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Solo In Chicago

...empowering the Second City's entrepreneurial legal community

Saturday, March 31, 2007

Office telephone policy

We've been thinking about how we answer our phones and client expectations. We office in one of these set-ups where the landlord provides a receptionist to answer our calls but you pay an additional amount per month. Frankly I'd like to cut back on the expense. On the mornings when my legal assistant works she handles the phones and obviously is getting to know our clientele.

Alternatives? I do come into contact with the occassional lawyer who answers her own phones but we just do too much hourly stuff for it to be feasible for me to answer calls. Once while transitioning between office spaces we just used one of these commercial answering services. I was happy with that set-up but that cost is virtually equal to what we currently pay our landlord.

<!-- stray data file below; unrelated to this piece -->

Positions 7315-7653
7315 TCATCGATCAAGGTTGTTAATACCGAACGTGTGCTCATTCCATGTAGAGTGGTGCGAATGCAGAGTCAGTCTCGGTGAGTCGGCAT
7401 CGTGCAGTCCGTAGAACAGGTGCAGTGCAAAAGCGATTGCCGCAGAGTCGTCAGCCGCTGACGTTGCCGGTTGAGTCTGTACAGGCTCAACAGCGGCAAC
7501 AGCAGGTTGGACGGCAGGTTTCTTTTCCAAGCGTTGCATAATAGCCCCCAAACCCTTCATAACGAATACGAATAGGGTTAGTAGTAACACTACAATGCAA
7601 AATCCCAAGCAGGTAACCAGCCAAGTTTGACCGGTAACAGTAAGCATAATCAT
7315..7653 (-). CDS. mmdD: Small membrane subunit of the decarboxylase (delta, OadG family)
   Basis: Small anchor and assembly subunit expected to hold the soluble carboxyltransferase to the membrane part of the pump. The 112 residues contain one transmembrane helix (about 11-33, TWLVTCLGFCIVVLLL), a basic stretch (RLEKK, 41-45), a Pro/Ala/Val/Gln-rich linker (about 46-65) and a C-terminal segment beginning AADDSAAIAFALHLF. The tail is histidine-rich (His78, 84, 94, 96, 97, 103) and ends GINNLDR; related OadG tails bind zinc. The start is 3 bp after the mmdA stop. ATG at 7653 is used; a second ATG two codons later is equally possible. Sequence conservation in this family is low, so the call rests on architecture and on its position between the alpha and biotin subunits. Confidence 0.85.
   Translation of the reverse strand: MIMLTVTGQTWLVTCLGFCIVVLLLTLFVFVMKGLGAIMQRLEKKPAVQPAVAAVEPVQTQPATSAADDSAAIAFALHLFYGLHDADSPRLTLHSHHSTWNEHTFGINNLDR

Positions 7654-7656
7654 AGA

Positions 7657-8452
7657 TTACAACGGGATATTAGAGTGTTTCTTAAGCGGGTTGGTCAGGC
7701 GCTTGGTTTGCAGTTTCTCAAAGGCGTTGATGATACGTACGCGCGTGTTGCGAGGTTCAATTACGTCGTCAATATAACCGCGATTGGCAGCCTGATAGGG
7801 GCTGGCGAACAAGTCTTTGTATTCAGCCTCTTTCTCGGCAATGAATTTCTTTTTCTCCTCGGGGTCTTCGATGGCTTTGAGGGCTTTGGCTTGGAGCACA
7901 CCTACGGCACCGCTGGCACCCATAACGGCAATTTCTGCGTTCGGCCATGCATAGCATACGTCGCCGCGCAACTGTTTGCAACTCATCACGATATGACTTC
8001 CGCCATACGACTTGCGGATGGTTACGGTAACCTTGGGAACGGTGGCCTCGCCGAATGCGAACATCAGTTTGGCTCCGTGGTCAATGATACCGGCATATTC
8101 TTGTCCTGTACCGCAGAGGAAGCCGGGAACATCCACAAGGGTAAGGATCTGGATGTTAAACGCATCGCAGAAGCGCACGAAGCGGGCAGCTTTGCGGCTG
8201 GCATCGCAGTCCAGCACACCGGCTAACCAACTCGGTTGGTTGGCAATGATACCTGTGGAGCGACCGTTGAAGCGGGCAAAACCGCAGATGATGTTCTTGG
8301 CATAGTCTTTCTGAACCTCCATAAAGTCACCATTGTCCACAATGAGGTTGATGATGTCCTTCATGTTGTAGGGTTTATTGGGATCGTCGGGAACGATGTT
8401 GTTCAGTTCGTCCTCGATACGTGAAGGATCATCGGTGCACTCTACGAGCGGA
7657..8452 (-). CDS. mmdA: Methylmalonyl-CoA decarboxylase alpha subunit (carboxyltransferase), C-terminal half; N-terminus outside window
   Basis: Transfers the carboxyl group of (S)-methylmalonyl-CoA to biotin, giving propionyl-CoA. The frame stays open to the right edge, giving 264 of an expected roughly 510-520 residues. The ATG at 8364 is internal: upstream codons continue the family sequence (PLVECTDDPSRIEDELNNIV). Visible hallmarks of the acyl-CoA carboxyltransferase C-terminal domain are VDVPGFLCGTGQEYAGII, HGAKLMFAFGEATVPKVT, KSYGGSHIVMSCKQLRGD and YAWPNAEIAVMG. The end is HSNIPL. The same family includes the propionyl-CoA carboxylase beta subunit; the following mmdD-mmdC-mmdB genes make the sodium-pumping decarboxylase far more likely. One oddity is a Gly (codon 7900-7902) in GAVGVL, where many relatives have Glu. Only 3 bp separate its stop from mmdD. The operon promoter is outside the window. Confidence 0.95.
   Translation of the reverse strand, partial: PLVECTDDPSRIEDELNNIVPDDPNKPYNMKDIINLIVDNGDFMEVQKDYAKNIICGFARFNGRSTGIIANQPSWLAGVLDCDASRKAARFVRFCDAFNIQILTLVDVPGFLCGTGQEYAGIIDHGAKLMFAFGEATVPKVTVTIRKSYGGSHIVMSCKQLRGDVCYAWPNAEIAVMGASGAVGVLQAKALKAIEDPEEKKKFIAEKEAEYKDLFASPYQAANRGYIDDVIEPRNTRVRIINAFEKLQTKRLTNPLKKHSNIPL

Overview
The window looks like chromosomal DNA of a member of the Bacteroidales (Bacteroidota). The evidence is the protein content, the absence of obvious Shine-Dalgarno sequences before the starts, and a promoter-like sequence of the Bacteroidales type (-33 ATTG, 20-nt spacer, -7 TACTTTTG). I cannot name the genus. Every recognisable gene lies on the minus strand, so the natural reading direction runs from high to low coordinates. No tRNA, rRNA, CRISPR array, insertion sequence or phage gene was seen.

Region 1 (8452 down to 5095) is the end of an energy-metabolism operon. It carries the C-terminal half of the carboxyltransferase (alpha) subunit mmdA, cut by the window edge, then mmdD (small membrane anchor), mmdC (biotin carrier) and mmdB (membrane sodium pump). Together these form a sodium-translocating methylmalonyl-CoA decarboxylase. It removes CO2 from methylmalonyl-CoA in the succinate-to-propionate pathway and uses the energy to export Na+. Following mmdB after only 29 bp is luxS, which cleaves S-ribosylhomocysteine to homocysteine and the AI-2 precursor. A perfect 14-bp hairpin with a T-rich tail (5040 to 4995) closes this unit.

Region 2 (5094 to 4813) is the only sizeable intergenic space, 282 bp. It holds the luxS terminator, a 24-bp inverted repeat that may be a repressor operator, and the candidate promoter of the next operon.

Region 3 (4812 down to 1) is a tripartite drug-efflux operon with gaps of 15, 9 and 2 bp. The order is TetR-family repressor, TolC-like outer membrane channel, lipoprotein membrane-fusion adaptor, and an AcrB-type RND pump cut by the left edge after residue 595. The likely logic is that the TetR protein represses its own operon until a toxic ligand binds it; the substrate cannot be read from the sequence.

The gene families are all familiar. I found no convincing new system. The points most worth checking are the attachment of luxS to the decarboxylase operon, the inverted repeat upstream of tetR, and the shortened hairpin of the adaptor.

Is just sending client calls to voicemail directly an option? I surely call lawyers that do that. My opinion, you can't do it. Obviously just my opinion, but no live-person answering just says tacky and inattentive business. I know we have a bunch of real estate transactions right now where deals are being delayed/threatened because of staff-less lawyers on the other side.


At 4:20 PM, Blogger Chuck Newton said...

Would you not just set up a VoIP PBX system that would have a greeting and then direct the phone to whoever is available. That could mean directing the phone to the receptionist at the office location as a last resort. This would give everybody a voice mailbox, everybody would have intercom capability, even if they are off site. It also might be beneficial because you could offer voice information lines, such as describe your services ("If you are selling your home yourself")("For our fax, email or package delivery address"). You can direct these phone calls to any line, land line, Internet phone, cell phone. Just a thought.


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